LONDON (Reuters) - Pension funds should use the clout they have to persuade miners to consider environmental concerns and local people, as that could help boost investment returns from the sector, F&C Asset Management said on Wednesday.
The spotlight in recent weeks has fallen on safety as the world watches the plight of 33 Chilean miners trapped underground for some weeks now.
Karina Litvack, F&C’s FCAM.L head of governance and sustainable investment, said companies that try to do the right thing with regard to safety, the environment and communities will in the end gain from strong, stable earnings growth.
But measuring the benefits is difficult.
“It is nearly impossible to quantify the value of ‘the disaster that didn’t happen’. That is the difficulty of proving the value of sustainable practices,” Litvack said.
“Mining is now a much bigger proportion of client portfolios because of the commodities boom. In the last few years, the social and environmental concerns associated with mining have leapt to the top of the agenda.”
That, Litvack said, is why the mining sector now tops the league, alongside oil and gas, in terms of requests for action on environmental concerns and the spillover to quality of life.
Often it is difficult to pinpoint where social conflict ends and pollution, public health or safety concerns begin.
But all these things, if not managed properly, stand in the way of successful operations and hit profitability.
“We have a lot of clients who are concerned about the potential human and environmental damage associated with mining,” Litvack said.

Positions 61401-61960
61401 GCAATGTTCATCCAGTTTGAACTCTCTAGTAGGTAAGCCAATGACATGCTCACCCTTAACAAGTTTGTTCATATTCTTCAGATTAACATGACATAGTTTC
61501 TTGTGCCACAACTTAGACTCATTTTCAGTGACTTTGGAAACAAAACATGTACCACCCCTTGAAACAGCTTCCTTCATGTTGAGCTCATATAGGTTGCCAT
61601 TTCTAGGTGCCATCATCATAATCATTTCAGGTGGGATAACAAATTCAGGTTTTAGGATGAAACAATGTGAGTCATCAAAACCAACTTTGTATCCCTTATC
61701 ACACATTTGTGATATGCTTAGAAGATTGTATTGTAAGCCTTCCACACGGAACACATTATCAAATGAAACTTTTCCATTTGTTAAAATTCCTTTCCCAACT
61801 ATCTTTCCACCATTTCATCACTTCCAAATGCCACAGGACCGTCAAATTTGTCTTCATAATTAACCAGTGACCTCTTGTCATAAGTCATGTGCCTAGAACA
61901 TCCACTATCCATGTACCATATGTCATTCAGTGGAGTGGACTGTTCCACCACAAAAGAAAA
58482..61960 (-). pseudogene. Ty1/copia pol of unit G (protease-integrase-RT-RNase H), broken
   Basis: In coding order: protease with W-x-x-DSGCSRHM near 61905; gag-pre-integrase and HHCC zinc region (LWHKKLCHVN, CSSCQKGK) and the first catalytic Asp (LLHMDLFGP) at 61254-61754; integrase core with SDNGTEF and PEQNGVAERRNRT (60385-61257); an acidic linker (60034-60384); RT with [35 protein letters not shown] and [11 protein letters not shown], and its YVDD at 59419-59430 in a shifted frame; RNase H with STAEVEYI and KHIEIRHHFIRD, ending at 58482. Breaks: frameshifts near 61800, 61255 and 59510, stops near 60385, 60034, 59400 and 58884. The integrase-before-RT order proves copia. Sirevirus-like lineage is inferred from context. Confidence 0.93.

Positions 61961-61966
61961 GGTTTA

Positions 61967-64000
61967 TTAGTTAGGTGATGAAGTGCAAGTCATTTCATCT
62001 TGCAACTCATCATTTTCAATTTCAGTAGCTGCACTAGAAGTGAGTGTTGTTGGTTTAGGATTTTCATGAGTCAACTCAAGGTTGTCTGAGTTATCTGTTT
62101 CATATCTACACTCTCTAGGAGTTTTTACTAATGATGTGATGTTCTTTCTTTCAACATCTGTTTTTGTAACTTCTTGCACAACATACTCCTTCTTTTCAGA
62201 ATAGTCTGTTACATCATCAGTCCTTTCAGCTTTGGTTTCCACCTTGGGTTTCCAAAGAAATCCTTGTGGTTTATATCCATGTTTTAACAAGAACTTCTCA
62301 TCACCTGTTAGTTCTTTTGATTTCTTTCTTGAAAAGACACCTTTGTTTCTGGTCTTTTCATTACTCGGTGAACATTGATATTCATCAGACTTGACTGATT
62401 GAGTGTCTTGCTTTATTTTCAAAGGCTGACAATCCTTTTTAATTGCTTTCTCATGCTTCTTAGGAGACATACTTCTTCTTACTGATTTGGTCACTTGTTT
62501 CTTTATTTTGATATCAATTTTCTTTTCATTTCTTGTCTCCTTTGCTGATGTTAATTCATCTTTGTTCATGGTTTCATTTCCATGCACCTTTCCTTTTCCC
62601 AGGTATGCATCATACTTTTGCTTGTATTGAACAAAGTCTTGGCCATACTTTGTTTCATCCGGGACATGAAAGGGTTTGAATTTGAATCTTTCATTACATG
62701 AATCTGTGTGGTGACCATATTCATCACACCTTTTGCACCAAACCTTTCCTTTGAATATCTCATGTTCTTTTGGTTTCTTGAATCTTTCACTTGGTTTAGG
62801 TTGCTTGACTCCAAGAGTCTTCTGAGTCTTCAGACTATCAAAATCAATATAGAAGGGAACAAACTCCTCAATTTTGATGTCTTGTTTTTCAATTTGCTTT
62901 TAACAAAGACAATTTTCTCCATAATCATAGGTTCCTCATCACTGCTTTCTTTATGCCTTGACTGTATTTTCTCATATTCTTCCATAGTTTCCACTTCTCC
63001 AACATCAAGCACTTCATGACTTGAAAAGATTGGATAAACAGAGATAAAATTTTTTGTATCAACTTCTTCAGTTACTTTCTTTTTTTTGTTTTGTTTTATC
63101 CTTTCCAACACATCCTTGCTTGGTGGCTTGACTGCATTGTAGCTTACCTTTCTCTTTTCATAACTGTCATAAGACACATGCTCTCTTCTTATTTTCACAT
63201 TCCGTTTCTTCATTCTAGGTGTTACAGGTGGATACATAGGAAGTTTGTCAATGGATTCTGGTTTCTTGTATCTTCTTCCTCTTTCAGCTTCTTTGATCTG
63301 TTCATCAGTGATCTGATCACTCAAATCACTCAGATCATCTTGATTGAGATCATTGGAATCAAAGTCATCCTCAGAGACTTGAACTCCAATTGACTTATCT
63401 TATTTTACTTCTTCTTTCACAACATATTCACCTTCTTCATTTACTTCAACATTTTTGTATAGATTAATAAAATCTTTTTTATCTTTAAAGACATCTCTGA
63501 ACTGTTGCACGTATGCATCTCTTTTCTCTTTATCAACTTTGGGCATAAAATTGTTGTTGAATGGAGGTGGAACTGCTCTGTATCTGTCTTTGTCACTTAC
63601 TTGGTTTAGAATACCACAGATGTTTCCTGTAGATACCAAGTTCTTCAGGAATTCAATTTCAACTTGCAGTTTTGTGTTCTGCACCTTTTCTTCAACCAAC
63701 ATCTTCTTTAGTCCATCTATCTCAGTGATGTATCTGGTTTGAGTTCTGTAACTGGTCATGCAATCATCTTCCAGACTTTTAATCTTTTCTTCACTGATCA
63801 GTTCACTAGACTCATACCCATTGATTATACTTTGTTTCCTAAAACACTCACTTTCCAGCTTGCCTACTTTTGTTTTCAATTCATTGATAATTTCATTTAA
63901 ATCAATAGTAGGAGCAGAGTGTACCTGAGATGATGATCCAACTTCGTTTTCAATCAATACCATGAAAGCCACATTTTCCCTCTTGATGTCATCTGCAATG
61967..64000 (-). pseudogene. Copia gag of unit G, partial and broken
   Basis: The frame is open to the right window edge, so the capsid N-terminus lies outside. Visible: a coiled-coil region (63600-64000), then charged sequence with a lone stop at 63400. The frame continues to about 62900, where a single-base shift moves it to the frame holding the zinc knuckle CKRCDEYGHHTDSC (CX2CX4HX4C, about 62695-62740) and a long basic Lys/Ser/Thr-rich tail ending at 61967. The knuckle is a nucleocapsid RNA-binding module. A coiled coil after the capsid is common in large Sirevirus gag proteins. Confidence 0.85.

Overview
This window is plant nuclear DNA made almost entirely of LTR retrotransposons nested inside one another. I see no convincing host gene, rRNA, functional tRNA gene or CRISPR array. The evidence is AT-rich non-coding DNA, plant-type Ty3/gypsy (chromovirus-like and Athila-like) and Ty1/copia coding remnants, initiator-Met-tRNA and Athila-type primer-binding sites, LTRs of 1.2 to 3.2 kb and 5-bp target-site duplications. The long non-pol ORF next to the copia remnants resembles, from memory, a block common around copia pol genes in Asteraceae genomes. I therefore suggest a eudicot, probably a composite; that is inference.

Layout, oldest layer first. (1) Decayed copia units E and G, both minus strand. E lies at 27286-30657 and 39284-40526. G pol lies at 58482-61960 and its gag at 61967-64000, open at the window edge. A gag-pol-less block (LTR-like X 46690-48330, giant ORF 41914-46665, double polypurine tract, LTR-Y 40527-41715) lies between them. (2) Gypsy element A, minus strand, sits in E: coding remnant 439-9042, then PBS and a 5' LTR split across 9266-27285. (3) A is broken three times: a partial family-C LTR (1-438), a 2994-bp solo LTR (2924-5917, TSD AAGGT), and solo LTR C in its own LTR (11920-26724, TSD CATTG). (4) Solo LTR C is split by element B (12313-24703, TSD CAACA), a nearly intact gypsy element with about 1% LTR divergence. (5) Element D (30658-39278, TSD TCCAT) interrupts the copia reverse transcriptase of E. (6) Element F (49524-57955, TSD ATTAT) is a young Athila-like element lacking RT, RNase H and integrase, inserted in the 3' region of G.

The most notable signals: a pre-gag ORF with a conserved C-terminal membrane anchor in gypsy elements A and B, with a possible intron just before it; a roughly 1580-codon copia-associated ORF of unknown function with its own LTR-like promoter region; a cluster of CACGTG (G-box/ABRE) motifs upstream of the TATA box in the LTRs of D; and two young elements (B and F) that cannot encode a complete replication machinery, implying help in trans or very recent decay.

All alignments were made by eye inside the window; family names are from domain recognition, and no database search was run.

“We have any number of professional and local authority pension funds with members who take an interest and are concerned about human and environmental damage.”
Many mining firms around the world have faced disruptions due to poor community relations.
Litvack also gave examples of where F&C, which as at 31 March 2010 directly managed 101 billion pounds in assets, has intervened to press for better practice in the mining industry.
“Following wide-ranging problems with employment of security forces and management of local tensions at its mine in Grasberg, Indonesia, Freeport-McMoRan (FCX.N), has developed internal human rights policies and better systems for interacting with communities,” she said.
“Anglo American’s (AAL.L) chief executive in 2007 publicly linked executive pay and performance evaluations with safety performance; since then the company has experienced a 24 percent improvement in safety performance.”
Freeport declined to comment on Grasberg.
Part of the challenge lies in deeply-rooted suspicions that have festered over centuries in places such as in central America, where the arrival of outsiders has been associated in the local collective memory with whole cultures being destroyed.
“When you have that kind of legacy, don’t be surprised if people are distrustful,” Litvack said.
“These companies are often run by engineers who focus on operational excellence, but can sometimes underestimate the importance of human issues.”
It’s not enough to hand over reams of technical data to an audience that fundamentally doesn’t trust the people who have produced them, she said. “It requires a different level of engagement.”
Anthropologists are now being employed by some mining firms to help resolve local people issues.
“A fascinating trend,” Litvack said.
One source of conflict includes competition for land and water, which locals often depend on for farming.
Others are whether people will be made to relocate, and the arrival of outsiders looking for jobs and money. Politics is also another potential hazard.
“The political process can be a real wild card, while the judiciary is often not independent. Corruption is a big issue, and therefore a big area for us over the last decade has been transparency,” Litvack said.
“Mining companies contribute millions and sometimes even billions, in tax and social investment.”
The more open they are about these payments, the better.
“This forces a greater level of accountability on the part of political leaders and makes it more difficult for them to mismanage tax receipts, or worse, make off with the cash,” Litvack said.
Editing by Sue Thomas